In September 1994, the political scientist Adolfo Gilly sent a copy of Carlo Ginzburg’s essay “Clues: Roots of an Evidential Paradigm” to the Zapatista subcomandante Marcos in Chiapas with the following handwritten dedication: “This theorizing of the thought of old Antonio (and of Heriberto) (and sometimes yours …) goes with all my affection” (“Con todo cariño, va esta teorización sobre el pensamiento del viejo Antonio [y de Heriberto] [y el tuyo, a veces …]”).¹ On October 22, Marcos responded to Gilly with a critique of the essay. On April 16, 1995, Gilly wrote again, explaining at length the reasons he...

  8. SECTION TWO Wings for My Courage
    (pp. 84-135)

    Historians have traditionally told a story of republican thought that, requiring the rape of a noblewoman as a precondition of republican freedom, culminated in the French Revolution and the consolidation of republicanism as a conversation among brothers.¹ In the course of my research on Lorenzino, I have looked for a way out of this apparent historical destiny, seemingly etched in concrete in our political imaginations, imagining the possibility of an earlier moment on the road to the French Revolution, a historical perspective that included in the meaning of republicanism the voices of women—not as violated ciphers but as political...

  9. SOCIAL INTERSECTION: 1536–2011, between San Diego, Milan, Rome, Venice, Florence, and Paris
    (pp. 136-139)

    Sasha Harvey had been coming to the Vatican library for weeks, unable—after the kidnapping of Aldo Moro—to read anything but her newspapers.¹ One day, overcoming inertia, she put away her newspapers to meander in the reading room, pulling various items off the shelf to read. She tells us, on loose typescript pages stored in her research folders, of the complex, painful, emotional political research she was doing in Rome in the late 1970s. Research on stories—stories of Communist Party leaders; the story of her longings for one trade unionist who rarely telephoned; and her story of wanting...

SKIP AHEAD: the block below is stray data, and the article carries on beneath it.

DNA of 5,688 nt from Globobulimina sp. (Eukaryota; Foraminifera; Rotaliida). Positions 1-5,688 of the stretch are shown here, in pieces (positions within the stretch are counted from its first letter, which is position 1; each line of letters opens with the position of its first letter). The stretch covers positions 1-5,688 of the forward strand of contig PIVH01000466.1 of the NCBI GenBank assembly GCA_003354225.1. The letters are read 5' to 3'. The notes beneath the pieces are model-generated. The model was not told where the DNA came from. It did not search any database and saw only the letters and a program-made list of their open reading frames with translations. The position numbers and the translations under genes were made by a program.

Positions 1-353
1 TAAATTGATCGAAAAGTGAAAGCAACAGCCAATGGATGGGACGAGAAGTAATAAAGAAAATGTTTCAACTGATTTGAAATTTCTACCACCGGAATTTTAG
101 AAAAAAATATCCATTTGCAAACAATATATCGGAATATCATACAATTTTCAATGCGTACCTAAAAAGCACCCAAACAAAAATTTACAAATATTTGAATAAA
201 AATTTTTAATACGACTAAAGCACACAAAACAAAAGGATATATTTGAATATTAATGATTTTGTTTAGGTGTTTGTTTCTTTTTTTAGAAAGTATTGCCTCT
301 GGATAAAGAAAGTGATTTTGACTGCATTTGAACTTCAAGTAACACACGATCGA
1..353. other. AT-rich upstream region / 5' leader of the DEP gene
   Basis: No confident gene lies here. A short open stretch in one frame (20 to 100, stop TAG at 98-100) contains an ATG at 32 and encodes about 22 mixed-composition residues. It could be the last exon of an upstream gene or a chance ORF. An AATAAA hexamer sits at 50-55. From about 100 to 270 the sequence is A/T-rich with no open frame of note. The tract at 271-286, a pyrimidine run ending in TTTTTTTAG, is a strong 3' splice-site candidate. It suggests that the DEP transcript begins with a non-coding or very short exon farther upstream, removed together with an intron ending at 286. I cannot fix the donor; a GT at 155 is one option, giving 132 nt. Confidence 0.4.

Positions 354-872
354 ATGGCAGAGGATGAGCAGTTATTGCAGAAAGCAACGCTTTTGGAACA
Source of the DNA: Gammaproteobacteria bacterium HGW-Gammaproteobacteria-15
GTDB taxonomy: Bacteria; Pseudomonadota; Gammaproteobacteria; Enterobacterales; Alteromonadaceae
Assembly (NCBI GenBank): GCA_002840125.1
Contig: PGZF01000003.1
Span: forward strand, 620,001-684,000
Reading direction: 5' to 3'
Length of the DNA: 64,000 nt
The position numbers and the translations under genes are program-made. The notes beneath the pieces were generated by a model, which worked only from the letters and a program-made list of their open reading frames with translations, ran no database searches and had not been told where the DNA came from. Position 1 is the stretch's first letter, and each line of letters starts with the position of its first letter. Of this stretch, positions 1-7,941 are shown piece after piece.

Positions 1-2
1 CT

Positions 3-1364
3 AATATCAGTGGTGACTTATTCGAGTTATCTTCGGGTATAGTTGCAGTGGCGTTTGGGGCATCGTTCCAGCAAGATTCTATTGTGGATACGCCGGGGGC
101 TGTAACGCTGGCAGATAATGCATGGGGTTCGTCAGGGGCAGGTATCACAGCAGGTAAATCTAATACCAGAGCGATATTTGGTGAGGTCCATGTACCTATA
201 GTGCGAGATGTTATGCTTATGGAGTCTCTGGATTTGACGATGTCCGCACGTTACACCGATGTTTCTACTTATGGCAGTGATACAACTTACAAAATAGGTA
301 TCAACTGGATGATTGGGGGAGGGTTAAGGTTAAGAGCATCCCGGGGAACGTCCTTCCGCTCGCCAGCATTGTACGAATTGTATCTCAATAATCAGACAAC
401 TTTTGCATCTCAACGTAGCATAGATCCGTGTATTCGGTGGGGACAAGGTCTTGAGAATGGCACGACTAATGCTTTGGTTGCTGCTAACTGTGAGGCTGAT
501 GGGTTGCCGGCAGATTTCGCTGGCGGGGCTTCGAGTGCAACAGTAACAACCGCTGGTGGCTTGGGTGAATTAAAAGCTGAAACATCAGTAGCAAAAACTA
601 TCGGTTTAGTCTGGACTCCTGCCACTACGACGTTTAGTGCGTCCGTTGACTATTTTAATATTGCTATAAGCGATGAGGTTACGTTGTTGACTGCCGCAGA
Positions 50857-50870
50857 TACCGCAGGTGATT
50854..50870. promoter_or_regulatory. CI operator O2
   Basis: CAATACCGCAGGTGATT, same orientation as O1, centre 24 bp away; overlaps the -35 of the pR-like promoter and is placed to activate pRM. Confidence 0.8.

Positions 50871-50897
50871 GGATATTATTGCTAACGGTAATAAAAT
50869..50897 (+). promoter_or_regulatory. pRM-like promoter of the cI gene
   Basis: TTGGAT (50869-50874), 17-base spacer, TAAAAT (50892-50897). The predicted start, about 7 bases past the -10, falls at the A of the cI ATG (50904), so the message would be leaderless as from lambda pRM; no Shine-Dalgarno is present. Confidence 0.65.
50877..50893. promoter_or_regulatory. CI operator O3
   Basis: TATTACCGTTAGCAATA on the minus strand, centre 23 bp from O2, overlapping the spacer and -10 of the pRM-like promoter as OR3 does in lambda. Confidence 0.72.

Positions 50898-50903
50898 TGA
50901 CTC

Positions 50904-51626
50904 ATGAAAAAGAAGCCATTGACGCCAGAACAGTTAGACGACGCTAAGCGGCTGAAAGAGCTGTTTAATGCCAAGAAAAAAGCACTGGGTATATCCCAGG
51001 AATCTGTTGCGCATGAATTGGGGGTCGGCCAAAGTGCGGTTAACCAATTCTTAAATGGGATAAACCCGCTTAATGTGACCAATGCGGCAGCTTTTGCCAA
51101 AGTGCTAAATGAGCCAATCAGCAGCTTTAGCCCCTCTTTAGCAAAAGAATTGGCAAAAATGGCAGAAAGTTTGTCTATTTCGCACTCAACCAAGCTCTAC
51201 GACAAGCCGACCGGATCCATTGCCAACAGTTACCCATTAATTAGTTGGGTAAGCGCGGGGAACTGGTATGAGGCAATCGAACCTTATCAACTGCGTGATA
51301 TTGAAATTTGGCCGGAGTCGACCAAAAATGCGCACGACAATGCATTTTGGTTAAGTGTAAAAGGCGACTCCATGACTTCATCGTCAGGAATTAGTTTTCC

10. SECTION THREE Gender, Erudition, and the Italian Nation
    (pp. 140-186)

    In 1819, at the age of forty, the Swiss Gian Pietro Vieusseux made Florence his adoptive city.¹ A successful businessman who traded in grains, wines, and oils, Vieusseux created in Florence a reading room of newspapers, journals, and books that came to be known as il Gabinetto Scientifico-Letterario or il Gabinetto Vieusseux.² By all reports, the Gabinetto was a cosmopolitan gathering place for male erudites and a space for studying the past with the purpose of forming “a moral national community” (“una comunità morale nazionale”).³ It was perhaps crucial to this purpose of nation formation that Vieusseux himself was from...

  11. Afterword
    (pp. 187-190)

    As we have seen, Lorenzino’s assassination of Alessandro de’ Medici in 1537 was not an isolated episode of political violence; rather, it fit into a series or a humanistic tradition of tyrannicides that extended from the first tyrant-slayers, Harmodius and Aristogiton, to republican thinkers of the seventeenth, eighteenth, and nineteenth centuries and beyond. This series or tradition was and is still characterized by a rhetoric of comparison and repetition. How does Lorenzino compare to Brutus? How does Alessandro compare to Phalaris or Holofernes? Is there a violated, Lucretia-like noblewoman on the scene? The tyrant-slayers and their supporters have always been...

  12. Appendix
    (pp. 191-200)
  13. Notes
    (pp. 201-260)
  14. Bibliography
    (pp. 261-276)
  15. Index
    (pp. 277-282)